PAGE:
From severe droughts to massive flooding this year, Americans seem to understand the value of water. What they might not realize is the connection between saving water and saving energy.

The U.S. Environmental Protection Agency, along with water conservation groups worldwide, offers a host of online advice for easy ways to save water at home. Not to mention how it will help consumers cut their utility bills.

“We turn on the bathroom lights and the shower without realizing how closely related water and electricity are to each other,” the EPA reports in one of its WaterSense publications. “One of the best ways to save energy across the country and in our own home is to use water more efficiently,” according to “Saving Water Saves Energy: Make the Drops-to-Watts Connection.”

Here are some of the less common tips for preserving this natural resource in your home among the “100 Ways to Conserve.” Most refer to landscaping uses because they account for between 30 and 70 percent of water used daily in American homes, depending on the region and season.

Rain barrelLandscaping:

  • Don’t water your lawn on windy days when most of the water blows away or evaporates. Also note: trickling or cascading fountains lose less water to evaporation than those spraying water into the air.
  • To prevent water from being wasted by running off sloping lawns, split your watering time into shorter periods to allow for better absorption.
  • Water your plants deeply, but less frequently, to encourage deep root growth and drought tolerance. Remember: more plants die from over-watering than under-watering. Set a kitchen timer when watering your lawn or garden to remind you when to stop or redirect the water. A running hose can discharge up to 10 gallons a minute.
  • Check the root zone of your lawn or garden for moisture before watering using a spade, trowel or soil probe. If it’s still moist two to three inches under the soil surface you still have enough water. Install a rain sensor on your irrigation controller so your system won’t run when it’s raining. Use a rain gauge, or empty tuna can, to track rainfall on your lawn. Then reduce your watering accordingly. A can of tuna also measures sprinkler output. One inch of water on one square foot of grass is two-thirds of a gallon of water.
  • Next time you add or replace a flower or shrub, choose a low-water-use plant for year-round landscape color, and save up to 550 gallons a year
  • Direct water from your roof’s rain gutters or HVAC systems, perhaps into a rain barrel, to water your garden.

Bathroom (toilets account for 19 percent of water in U.S. homes, showers, 12 percent):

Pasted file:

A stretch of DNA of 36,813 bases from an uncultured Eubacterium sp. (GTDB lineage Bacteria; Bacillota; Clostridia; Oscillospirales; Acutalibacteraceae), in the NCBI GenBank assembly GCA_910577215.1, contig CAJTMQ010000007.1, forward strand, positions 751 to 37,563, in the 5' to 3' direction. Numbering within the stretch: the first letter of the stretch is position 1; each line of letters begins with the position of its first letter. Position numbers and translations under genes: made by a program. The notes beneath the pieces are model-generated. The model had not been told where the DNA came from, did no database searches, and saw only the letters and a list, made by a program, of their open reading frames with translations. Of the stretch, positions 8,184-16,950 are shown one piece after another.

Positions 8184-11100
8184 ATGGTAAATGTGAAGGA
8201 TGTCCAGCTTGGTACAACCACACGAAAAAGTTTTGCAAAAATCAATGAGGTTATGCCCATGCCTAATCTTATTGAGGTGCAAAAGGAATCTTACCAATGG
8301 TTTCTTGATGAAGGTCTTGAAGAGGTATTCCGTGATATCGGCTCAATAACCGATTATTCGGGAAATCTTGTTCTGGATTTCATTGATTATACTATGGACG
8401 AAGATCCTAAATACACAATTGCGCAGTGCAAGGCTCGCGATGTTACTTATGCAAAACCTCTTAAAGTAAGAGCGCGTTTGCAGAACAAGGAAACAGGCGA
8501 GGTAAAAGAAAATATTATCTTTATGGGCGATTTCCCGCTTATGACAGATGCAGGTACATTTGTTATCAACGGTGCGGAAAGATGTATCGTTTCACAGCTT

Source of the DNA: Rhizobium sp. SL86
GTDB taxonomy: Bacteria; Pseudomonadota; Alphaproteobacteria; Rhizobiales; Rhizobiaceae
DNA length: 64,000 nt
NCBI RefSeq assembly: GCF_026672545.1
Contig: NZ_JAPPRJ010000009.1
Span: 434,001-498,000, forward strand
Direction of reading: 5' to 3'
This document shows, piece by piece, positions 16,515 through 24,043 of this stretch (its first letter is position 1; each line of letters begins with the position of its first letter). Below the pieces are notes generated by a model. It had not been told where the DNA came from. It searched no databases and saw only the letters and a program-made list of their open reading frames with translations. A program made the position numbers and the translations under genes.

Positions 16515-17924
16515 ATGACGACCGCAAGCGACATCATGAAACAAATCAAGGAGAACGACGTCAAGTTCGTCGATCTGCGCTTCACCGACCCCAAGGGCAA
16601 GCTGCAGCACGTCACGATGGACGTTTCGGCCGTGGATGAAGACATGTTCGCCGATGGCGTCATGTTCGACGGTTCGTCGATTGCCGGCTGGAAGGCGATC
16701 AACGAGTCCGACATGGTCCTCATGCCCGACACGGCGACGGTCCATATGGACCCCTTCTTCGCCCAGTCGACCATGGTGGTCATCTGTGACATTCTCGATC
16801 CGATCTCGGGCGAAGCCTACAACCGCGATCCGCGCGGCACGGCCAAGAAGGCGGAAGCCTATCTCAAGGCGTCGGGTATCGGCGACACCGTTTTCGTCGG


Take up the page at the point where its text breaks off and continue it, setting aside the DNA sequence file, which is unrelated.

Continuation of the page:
• Put food coloring in your toilet tank. If it seeps into the toilet bowl without flushing, you have a leak. Fixing it can save up to 1,000 gallons a month.
  • If your shower fills a one-gallon bucket in less than 20 seconds, replace the showerhead with a water-efficient model

Loading a dishwasherKitchen (Faucets account for 11 percent of household use)

  • Don’t use running water to thaw food. Defrost food, instead, in the refrigerator for water efficiency and food safety.
  • Designate one glass for your drinking water each day or refill a water bottle to cut down on the number of glasses to wash.
  • Install an instant water heater near your kitchen sink so you don’t have to run the water while it heats up.
  • If your dishwasher is new, cut back on rinsing. Newer models clean more thoroughly than older ones.


  • Reuse water from rinsing fruits and vegetables to water houseplants
  • Leftover water from cooked or steamed food can help start a soup
  • When giving your pet fresh water, use the old water for your trees or shrubs


  • Know where your master water shut-off valve is located. This could save water and prevent damage to your home.
  • Avoid recreational water toys that require a constant flow of water
  • Setting cooling systems and water softeners for a minimum number of refills saves both water and chemicals.

For other easy ways to save water, check out the graphic home tour navigator at Water Savers to target room-specific conservation ideas.

And, use this tool on the EPA’s website to calculate the savings you would achieve by using water saving products.

Photos: roger_mommaerts/Flickr; saaby/Flickr

See also:

How to save water

20 ways to conserve water at home

Easy ways to save water
From severe droughts to massive flooding this year, Americans seem to understand the value of water. What they might not realize is the connection between savin